My DS9 Rewatch Odyssey

Discussion in 'Star Trek: Deep Space Nine' started by ananta, Jan 5, 2021.

  1. frankieteardrop

    frankieteardrop Commander Red Shirt

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    Something I find interesting is that the one throughline in each of the three stories Garak tells Bashir is that they all end with him committing the ultimate Cardassian taboo: putting his needs and feelings above that of Cardassia's. Given what we know about Garak and how he operates, it's more than fair to assume these stories are entirely fabrication, but I like to think this is Garak's way of covertly sharing something real with Bashir; a genuine window into the more sentimental side of Garak that Tain did everything he could to choke out, a glimpse of the person Garak might be at his core, beneath all of the abuse, indoctrination and rigorous conditioning of Tain and the Order.
     
  2. frankieteardrop

    frankieteardrop Commander Red Shirt

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    "The Wire" is one of my favorite DS9 episodes. It delivers on drama, intrigue and suspense, it's got a hell of a tour de force performance from Robinson (possibly a career best?), it marks a major turning point in Garak and Bashir's complicated friendship (and reads like a live-action hurt/comfort fanfic if you're wearing your shipping goggles) and crucially, it offers a significant glimpse into the Obsidian Order and Garak's relationship with Enabran Tain.

    Beyond that, the episode holds special significance to me for the way it very frankly (and sympathetically) addresses issues of addiction and depression. I've lost several friends to drugs and suicide and have been in Bashir's position too many times. It's agony and it never gets easier. Robert Hewitt Wolfe's writing along with the two central performances capture the painful nuances of these situations so well.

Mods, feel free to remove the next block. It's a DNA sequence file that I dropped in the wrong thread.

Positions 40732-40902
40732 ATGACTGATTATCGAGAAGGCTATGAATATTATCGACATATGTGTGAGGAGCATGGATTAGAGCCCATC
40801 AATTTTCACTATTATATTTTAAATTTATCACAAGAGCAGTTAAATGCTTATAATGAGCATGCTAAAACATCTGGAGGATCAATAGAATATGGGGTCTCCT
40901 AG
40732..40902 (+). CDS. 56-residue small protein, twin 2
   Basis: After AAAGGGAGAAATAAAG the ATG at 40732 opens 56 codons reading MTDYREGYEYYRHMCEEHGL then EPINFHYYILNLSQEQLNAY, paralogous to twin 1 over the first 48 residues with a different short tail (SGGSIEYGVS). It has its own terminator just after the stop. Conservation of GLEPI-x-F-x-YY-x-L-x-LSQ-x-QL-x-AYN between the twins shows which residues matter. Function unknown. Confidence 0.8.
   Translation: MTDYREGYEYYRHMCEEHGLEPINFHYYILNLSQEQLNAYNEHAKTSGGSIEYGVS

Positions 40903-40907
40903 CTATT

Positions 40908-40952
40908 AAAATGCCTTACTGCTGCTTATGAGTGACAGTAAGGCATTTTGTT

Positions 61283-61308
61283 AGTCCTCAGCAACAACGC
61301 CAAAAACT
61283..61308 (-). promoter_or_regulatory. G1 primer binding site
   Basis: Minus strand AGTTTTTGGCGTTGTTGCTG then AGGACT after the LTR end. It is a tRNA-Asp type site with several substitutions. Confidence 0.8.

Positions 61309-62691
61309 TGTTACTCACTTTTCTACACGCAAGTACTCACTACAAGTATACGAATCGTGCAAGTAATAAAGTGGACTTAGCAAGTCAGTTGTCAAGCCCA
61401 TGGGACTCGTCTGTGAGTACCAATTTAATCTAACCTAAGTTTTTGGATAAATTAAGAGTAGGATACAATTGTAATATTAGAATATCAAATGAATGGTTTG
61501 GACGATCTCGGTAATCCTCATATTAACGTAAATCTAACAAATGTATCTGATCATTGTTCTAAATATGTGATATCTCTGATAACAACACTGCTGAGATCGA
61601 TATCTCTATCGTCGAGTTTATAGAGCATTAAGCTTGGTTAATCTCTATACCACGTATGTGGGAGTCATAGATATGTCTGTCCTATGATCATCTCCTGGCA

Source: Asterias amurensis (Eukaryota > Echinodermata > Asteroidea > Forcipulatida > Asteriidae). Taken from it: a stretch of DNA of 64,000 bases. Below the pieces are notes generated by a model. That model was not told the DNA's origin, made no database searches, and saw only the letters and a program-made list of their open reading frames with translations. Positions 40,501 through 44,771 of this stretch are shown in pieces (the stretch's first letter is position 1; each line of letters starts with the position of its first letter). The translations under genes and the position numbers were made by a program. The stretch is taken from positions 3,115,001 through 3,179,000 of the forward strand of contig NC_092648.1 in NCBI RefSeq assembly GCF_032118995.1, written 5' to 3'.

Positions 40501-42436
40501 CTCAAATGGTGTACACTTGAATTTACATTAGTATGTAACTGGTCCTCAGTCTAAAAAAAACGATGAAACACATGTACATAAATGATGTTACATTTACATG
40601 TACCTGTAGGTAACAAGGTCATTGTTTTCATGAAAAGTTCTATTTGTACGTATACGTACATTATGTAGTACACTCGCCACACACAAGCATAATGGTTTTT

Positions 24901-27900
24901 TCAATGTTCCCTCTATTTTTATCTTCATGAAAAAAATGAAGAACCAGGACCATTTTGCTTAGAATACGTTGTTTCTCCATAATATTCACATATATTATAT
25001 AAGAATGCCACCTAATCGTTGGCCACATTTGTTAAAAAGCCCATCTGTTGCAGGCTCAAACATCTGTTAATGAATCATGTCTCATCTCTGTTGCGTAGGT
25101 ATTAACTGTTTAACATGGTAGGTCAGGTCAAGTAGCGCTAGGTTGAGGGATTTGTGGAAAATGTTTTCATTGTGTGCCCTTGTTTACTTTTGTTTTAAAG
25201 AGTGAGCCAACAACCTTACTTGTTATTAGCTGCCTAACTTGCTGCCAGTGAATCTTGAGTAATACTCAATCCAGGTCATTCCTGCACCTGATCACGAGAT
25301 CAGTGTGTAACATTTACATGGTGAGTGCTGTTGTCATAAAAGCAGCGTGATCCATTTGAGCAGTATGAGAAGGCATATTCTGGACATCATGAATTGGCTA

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  3. ananta

    ananta Captain Captain

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    Nicely put, Frankie. It could be I’m being too hard on Garak here. Like all of us, he’s in large part a product of his environment and upbringing, and come to think of it there’s something quite tragic about his continual need for Tain’s validation. I look forward to watching the rest of this arc unfold because I’m a little hazy on details.
     
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  4. ananta

    ananta Captain Captain

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    I’m sorry to hear that. I’ve been fortunate in that I haven’t been in that position so I can’t imagine how painful it must be to be on either side of that. I can understand how this episode would be a powerful mirror for going through such a horrendous time.
     
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  5. Bad Thoughts

    Bad Thoughts Rear Admiral Rear Admiral